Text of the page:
Several different conflicts, tangled up with the past, mean that the situation in Congo is a complicated one. What should the Church be doing to support this troubled region?
As a plot for a spy thriller, it’s a little over-the-top. Insane dictators, CIA assassinations, shady international business deals and jungle death cults…Unrealistic, right? But this is a true story. You’ve been part of it for years, but you’ve probably never heard of it. It’s no secret, but there are governments, corporations and brutal militias who would rather you didn’t know too much. Their tools are not the hidden transmitters of Daniel Craig, but personal, national and global indifference. And right now the Church is one of the few movements that can defeat them. This is the story of Africa’s largest country, a place where 92% of the 62 million-strong population call themselves Christian, and where, over little more than a decade, 6 million people have died and countless more men, women and children have been raped. What is happening in Congo is complicated. It’s not just one conflict, with easy to understand causes, good guys and bad guys. It’s several different conflicts – some new, and some tangled up with Congo’s past. Most of the recent conflict has taken place in the East of the country, where the Rwandan genocide spilled over into neighbouring Congo, then known as Zaire. ‘It started off quite large-scale where hundreds of people were being killed,’ says Geoff Andrews, country director for Christian relief charity Medair in Congo. ‘In the last 18 months it’s been five here, two there, ten there. Small-scale, but enough to frighten populations so they don’t go back to their homes.’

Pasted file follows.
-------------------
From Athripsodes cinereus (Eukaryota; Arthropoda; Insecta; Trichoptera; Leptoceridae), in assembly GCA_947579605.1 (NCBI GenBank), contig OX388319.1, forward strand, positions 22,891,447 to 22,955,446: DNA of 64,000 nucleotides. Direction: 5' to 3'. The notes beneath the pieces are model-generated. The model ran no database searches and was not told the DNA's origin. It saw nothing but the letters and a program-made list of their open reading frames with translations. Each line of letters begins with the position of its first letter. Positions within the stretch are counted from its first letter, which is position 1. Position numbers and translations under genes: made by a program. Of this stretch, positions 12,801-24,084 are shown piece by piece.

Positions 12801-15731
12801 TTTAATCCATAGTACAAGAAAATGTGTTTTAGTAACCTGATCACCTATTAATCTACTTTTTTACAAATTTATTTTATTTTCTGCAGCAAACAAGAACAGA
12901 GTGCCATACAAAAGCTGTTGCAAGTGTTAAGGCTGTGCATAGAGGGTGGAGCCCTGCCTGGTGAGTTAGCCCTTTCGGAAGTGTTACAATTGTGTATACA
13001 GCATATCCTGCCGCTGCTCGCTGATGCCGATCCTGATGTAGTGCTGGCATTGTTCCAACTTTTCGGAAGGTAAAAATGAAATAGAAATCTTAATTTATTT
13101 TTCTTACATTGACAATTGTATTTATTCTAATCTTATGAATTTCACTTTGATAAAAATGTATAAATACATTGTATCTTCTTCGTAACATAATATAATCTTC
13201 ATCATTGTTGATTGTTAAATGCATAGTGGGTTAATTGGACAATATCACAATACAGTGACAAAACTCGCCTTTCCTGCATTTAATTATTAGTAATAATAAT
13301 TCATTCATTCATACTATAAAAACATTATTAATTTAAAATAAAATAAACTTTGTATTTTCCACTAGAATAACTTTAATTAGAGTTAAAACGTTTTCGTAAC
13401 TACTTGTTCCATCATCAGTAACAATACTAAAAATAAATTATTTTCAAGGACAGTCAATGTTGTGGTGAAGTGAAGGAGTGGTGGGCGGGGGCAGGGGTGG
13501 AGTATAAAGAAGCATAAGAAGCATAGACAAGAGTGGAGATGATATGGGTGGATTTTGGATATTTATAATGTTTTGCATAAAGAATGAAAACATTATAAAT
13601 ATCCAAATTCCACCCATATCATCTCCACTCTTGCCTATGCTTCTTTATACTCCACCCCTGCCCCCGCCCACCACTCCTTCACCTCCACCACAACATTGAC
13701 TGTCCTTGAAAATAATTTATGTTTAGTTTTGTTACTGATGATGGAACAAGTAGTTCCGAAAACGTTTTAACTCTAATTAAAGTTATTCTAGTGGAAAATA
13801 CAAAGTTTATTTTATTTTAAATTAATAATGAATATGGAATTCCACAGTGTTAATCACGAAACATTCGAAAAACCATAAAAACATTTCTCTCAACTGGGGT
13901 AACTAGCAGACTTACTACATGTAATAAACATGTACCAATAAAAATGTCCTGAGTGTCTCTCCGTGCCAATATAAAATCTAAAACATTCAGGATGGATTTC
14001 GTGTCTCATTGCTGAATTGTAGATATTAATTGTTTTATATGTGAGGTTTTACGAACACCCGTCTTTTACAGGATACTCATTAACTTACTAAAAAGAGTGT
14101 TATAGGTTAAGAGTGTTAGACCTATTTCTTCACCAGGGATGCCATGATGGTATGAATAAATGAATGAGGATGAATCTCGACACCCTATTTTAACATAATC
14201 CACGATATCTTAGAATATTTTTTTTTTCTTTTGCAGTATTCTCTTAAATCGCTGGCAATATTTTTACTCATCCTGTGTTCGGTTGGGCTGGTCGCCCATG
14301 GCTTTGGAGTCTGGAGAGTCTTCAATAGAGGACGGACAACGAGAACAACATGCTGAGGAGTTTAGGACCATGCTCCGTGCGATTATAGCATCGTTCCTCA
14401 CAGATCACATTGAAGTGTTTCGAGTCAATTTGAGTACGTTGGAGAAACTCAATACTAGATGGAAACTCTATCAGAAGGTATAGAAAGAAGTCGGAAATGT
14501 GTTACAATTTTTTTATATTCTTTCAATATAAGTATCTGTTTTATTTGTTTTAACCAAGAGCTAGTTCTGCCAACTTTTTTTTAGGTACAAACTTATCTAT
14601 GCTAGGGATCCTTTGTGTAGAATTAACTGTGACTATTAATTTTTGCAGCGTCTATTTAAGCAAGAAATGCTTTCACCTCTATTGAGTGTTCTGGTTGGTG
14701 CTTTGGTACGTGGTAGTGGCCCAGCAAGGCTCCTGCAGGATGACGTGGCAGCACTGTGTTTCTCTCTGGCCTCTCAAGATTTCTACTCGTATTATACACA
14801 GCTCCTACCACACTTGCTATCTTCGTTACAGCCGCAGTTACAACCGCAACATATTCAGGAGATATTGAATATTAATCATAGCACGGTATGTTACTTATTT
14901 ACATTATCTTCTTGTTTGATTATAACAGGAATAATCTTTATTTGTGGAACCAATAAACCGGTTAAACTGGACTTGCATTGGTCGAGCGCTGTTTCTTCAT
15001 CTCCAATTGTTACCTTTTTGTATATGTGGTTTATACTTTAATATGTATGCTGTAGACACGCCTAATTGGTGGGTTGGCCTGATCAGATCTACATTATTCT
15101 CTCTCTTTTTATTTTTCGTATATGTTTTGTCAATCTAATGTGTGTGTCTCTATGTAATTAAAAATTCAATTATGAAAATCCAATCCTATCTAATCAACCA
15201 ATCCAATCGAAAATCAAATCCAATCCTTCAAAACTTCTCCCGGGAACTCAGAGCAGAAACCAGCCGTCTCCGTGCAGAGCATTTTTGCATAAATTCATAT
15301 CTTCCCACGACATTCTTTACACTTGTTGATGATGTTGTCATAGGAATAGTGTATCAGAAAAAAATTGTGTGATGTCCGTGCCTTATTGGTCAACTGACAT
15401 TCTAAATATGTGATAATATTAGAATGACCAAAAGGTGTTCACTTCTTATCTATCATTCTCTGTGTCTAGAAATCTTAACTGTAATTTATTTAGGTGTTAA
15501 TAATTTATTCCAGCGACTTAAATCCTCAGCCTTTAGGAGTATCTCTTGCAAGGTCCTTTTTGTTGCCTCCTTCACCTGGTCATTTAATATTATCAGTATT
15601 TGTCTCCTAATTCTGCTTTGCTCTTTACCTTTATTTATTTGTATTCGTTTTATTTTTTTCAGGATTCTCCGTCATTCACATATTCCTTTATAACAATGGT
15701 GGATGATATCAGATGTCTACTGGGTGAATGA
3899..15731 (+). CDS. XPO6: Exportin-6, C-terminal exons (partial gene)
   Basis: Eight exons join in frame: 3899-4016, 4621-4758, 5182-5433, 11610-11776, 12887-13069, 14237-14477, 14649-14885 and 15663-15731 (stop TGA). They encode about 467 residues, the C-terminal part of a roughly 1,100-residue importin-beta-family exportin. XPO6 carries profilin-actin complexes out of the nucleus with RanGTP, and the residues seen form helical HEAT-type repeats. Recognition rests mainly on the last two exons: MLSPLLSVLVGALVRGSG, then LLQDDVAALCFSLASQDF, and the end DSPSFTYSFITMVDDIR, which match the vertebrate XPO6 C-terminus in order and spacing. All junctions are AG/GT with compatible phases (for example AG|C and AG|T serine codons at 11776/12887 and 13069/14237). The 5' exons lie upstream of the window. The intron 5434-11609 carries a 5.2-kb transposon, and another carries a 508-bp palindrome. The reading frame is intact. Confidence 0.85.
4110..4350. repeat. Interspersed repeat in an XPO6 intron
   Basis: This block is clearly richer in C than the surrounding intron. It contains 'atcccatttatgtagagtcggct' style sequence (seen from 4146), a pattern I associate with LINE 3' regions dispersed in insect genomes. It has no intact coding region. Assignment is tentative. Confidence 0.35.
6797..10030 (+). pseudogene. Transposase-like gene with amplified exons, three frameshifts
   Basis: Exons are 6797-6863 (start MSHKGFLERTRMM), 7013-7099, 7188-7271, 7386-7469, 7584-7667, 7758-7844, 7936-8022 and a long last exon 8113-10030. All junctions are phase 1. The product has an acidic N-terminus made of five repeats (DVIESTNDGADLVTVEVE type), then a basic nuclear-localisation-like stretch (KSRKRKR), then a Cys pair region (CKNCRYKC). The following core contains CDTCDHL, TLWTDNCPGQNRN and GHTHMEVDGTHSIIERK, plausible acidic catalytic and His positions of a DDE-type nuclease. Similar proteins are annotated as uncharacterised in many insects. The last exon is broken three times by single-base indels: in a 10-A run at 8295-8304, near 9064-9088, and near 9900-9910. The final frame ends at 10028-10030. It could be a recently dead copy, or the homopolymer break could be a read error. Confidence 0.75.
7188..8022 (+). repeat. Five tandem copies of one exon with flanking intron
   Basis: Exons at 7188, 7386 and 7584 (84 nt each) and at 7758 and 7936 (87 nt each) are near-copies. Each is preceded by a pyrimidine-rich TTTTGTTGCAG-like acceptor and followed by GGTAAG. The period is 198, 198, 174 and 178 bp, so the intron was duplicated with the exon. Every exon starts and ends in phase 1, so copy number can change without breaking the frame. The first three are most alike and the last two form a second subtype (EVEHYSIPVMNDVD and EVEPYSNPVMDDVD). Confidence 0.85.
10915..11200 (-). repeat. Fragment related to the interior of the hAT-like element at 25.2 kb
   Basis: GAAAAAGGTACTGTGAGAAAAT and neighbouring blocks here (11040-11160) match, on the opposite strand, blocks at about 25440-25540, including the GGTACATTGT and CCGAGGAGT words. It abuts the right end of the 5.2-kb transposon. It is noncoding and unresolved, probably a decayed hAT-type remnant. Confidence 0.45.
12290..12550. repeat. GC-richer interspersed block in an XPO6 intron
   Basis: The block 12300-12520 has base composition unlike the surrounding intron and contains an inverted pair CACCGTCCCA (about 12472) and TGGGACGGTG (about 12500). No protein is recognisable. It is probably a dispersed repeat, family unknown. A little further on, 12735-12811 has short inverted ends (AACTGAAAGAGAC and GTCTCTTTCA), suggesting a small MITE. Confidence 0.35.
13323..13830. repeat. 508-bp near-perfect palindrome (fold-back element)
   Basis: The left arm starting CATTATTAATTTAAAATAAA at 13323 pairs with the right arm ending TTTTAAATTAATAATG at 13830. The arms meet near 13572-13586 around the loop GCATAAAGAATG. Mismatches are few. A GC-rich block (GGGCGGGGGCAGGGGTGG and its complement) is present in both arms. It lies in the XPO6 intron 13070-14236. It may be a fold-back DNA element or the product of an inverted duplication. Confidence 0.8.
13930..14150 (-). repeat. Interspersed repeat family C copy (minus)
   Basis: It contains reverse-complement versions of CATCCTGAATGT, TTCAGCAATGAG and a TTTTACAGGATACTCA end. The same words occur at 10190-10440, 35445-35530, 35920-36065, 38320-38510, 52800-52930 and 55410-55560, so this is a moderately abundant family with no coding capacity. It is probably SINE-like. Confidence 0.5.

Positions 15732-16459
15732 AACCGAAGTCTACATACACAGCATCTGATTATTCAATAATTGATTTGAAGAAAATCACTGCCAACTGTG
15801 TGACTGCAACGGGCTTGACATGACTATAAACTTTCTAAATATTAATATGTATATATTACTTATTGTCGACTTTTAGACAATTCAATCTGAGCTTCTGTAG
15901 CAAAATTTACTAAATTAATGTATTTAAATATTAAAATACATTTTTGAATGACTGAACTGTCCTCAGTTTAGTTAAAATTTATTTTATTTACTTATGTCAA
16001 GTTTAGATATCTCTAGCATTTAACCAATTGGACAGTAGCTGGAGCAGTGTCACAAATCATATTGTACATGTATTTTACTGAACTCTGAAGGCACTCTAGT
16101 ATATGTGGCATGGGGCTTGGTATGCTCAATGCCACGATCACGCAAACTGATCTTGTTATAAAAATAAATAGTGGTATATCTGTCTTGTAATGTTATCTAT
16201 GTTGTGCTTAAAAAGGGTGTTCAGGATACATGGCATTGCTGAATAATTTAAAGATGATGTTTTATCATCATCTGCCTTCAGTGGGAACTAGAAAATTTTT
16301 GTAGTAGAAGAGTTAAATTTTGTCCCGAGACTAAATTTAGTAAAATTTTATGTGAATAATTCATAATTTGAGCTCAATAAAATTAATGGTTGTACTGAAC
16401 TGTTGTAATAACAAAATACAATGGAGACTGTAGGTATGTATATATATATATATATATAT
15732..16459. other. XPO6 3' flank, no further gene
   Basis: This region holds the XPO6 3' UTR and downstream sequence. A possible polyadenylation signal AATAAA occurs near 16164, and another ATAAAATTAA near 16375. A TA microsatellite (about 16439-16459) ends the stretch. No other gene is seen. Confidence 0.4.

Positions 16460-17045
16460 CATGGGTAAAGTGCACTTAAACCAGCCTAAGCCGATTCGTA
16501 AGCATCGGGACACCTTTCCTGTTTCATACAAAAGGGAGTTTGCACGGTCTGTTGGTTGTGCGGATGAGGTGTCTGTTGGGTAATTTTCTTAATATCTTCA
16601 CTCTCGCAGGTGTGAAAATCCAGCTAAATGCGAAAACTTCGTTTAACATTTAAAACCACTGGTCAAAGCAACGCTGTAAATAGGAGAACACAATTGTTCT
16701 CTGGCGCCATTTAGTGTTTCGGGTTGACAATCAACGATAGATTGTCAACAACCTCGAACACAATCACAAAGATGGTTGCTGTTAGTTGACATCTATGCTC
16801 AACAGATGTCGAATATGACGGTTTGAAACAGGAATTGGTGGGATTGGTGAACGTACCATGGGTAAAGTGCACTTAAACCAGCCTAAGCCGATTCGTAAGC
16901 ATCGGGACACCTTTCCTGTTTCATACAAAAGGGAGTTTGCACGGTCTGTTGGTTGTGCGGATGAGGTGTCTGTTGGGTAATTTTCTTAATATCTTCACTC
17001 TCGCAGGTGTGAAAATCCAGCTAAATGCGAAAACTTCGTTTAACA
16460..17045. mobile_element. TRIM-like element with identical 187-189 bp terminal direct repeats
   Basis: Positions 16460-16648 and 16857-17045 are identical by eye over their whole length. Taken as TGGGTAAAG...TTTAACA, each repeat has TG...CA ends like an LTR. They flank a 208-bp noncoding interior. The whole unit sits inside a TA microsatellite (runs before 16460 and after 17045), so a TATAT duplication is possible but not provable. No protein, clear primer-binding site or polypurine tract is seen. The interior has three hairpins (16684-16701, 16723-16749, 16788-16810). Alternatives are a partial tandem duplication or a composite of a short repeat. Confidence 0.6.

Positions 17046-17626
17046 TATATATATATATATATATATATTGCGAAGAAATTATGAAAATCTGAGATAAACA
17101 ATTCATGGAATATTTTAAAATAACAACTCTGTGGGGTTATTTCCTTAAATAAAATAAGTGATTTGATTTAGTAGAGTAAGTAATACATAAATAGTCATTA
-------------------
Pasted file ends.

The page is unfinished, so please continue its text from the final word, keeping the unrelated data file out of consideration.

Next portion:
Hidden holocaust Some of the most brutal acts, including mutilation, sexual slavery, child soldiers and mass murder, have been committed by the Lord’s Resistance Army. Its infamous leader, Joseph Kony, is a selfstyled ‘messiah’ and paramilitary leader who claims to be indestructible. The LRA moves around, but mainly operates in the East. Further south, in the mineralrich eastern Congolese provinces, a more complicated but no less brutal situation exists. Remnant groups of a war between eight African countries in the 1990s have split into independent fighting forces, terrorising local populations, funding themselves by selling the metals mined in the area. We are all tired of hearing stories from conflict zones that make us feel hopeless, even guilty. But while we hear a lot about some humanitarian disasters, the situation in Congo has for decades been ignored. The Church needs to speak out. How can we ignore a region where, on New Year’s Day 2011, 60 women were raped in one village? In July, another report emerged where up to 70 women had been raped. Only a month ago, The Observer published a harrowing story that reported 30% of women and 22% of men had suffered sexual violence from soldiers and militiamen. This is not just ‘another African problem’. With a death toll now estimated at 6 million people, yet little said about it around the world, this is a hidden holocaust. Africa’s First World War The stories of mass murder and rape, of entire villages forced from their homes and people enslaved by militias, are numerous and shocking. ‘In Eastern Congo, a lot of the situation stems from break-off groups from militia who have used sexual violence as a weapon of war,’ says Sarah Reilly, spokesperson for We Will Speak Out, a coalition of Christian groups seeking to bring an end to sexual violence. These ‘break-off groups’ came into being during what some call ‘Africa’s First World War’. The comparison is justified. An area of Eastern Congo, half the size of Western Europe, was the battlefield for two opposing alliances, and it cost 3.2 million lives – the worst casualties the world had seen since 1945. Africa’s war was sparked by the brutal slaughter in 1994 of 800,000 ethnic Tutsis in Rwanda. Millions of Hutus, fearing reprisals, poured across the border into Congo, assisted by a French military operation that was sanctioned by the UN Security Council. They were pursued by Tutsi forces and their Ugandan allies. Congo, which had had nothing to do with the genocide, was now home to millions of refugees, as well as opposing death squads and foreign armies. The UN, which helped settle this massive population, made no plans to remove them. Their presence provided an excuse for Congo’s neighbours to pour troops into a very rich area. Many of the forces that entered Congo in 1994 and again in 1998 have yet to leave the mineral-rich East. ‘War has been imported to Congo by people who want to plunder the wealth of our country,’ says Jeremie Alamazani, a Christian entrepreneur from Congo, now living in the UK. Too Complex to Deal With? Between 1998 and 2003, while many of us were dancing to Britney Spears, watching Titanic and enjoying England’s Rugby World Cup victory, much of Africa was at war, and the theatre they chose was Eastern Congo. Namibia, Zimbabwe, Angola and Chad fought alongside Congolese forces who were attempting to get foreign troops off Congolese soil. Ugandan, Rwandan and Burundian forces fought against them. The temptation is to think of all this in terms of Africa being a terminally messed-up place. Or, worse still, to write off the conflict as something Europeans will never understand or fix. ‘The problem is that people usually think this is another situation where Africans are killing Africans, so they feel they don’t need to get involved,’ says Dedy Bilamba, a Congolese author and activist living in Canada. He is echoed by Kambale Musavuli, spokesperson for Friends of the Congo: ‘If you look at just the last ten years, all you’ll see is Africans wantonly killing each other like savages. That is not the real explanation.’ Wealthy The suffering in the East of Congo, when not wrongly chalked up to the easy Western cliché of ‘tribalism’, is usually written off as simply another consequence of the Rwandan genocide. But there are several other factors involved. What lies behind the Congolese government’s apparent inability to defeat small rebel groups and militias? Reasons include the systematic destruction of Congo’s infrastructure and culture by dictator Joseph Mobutu, and the legacy of colonialism. But the most obvious is Congo’s mineral wealth. We could be forgiven, based on what we see on the news, for thinking Africa is poor. The truth is, much of it is exponentially wealthier than most of Europe in terms of minerals, arable land and forests. That is, after all, why Europe colonised Africa. Congo itself has some of the highest concentrations of some of the most useful minerals in the world. And time and again, when talking about the country’s problems, one thought keeps coming up: ‘Congo is too wealthy for its own good.’ ‘Rwanda came into the Congo for a specific reason that they told the international community but they moved away from that reason,’ says Musavuli, ‘They started looting Congo’s resources. They started taking the gold and coltan [a mineral used in electronics such as phones and laptops] from the mines.’ Andrews from Medair agrees: ‘In North and South Kivu, exploitation of gold, coltan and copper plays a significant role,’ he says. ‘Some of the militia groups are directly or indirectly involved in the exploitation of minerals, and even the national army is implicated.’ ‘It’s an open secret that the minerals play a big part in financing the conflict and have done for a few years,’ says Colin Robertson, senior policy and advocacy officer at Christian Aid, and specialist in mineral exploitation in the region. Minerals such as cassiterite, gold, coltan, wolframite and others are exploited in areas with little state control after years of war, and find their way easily across Congo’s many borders. This not only finances the militias (who often use slave labour to mine), but deprives Congo of much-needed tax revenues. ‘It’s impossible to say categorically where exactly the minerals go,’ says Robertson. ‘It’s a very complicated supply chain. But most of the minerals will end up in Malaysia or China, where they will be smelted, mixed with minerals from other parts of the world and then be sold on to other markets in Europe or elsewhere.’ Damage Many of Congo’s institutions were destroyed, according to historians, by Mobutu, who was President of Congo from 1965-1997. He came to power in a CIA-backed coup that saw Congo’s first democratically elected Prime Minister, Patrice Lumumba (who had freed Congo from colonial rule), assassinated. ‘Mobutu’s looting of state funds, the extravagant life that he lived, the corruption, all accelerated the destruction of Congolese institutions,’ says Musavuli. ‘Anyone who rose up was either imprisoned, killed, or went into exile. All of that happened in front of the international community, while Mobutu was being praised.’ We often think of corrupt dictators in terms of the torture and state-sponsored murder they commit. But often the more profound damage they do is to the country’s culture and infrastructure. ‘Congo’s culture was completely destroyed from Mobutu’s time on,’ says Consol Efomi, a human rights commentator and son of Mobutu’s one-time head of Intelligence. ‘He used to like a quick fix. If you suggested something sustainable and long-term, he wasn’t for that.’ The governments Mobutu appointed systematically stripped Congo of its wealth, aided by foreign banks, in a manner that reminds many historians of what Belgium had done in colonial times. The damage to the psyche of the nation has been immeasurable. ‘Mobutu’s policies were to give people a gun and tell them to earn a living from that by calling them a soldier,’ says Andrews. Peace, Justice... and Prayer A crucial aspect of any potential recovery in Congo, according to many of those interviewed here, is roads. It seems such a mundane thing, but many African countries are hamstrung by their lack of roads. Mobutu and his cronies invested little in them, and successive foreign investors only built them to transport wealth out of Congo. But without roads, industries and agriculture can’t get goods to market, the national army takes too long to reach trouble spots, and Congo’s development is hampered – along with its ability to defend itself. Congo faces an almost insurmountable task in trying to defeat the enemies within its borders. This is partly due to the fact that many of those enemies allegedly receive assistance from the very governments Britain is supporting. But there are things we can do to help. Not least, to pray. ‘Pray for fair elections in Congo in the next few months,’ says Rev Dr Andre Bokundoa, general secretary of the Baptist Community of the River Congo. ‘What Congo needs most is peace and justice.’ ‘Pray for the leaders to treat the people of the country the way they would treat their own children, with compassion,’ says Jeremie Alamazani, ‘And pray for the population.’ But more than anything, campaigners say, we need to talk about Congo. To make sure people know what is going on, and why. Our speaking out could take the form of joining in Friends of the Congo’s annual Congo Week (16th–22nd October), sharing what we’ve learned in church, writing to the press to ask for more coverage, or to our MPs to raise the issue in Parliament. More Than Talk Some of the people interviewed here have suggested campaigning for a UK or European law that would require companies to perform ‘due diligence’ in discovering whether minerals in their products come from Congolese conflict areas (a similar law has just been passed in the US). Others want the UK to cut funding for arms to Uganda and Rwanda. Some suggest supporting aid and development charities working on the ground and others investing in Congolese businesses. All would have us see Congo as a partner, not a child, and do more than just talk. ‘When we finish talking, what is our legacy?’ asks Alamazani. ‘What have we done, what have we changed? What crown will we have?’ He insists that whatever skills we have to offer, we can use them for good. ‘I’m less interested in debates on Congo than hearing what people have done. Where have you invested? What have you sent? Who have you lobbied? As Christians, we are called to heal, to repair the broken wall. We are not just here to be spectators. We are here to be salt and light.’ Healing, salt and light are exactly what Congo needs. And despite what you might think, Congolese activists are hopeful for the future. The question is whether we partner with them in making their hope a reality. Find out more about the voices of the Congolese diaspora, and for web resources click here.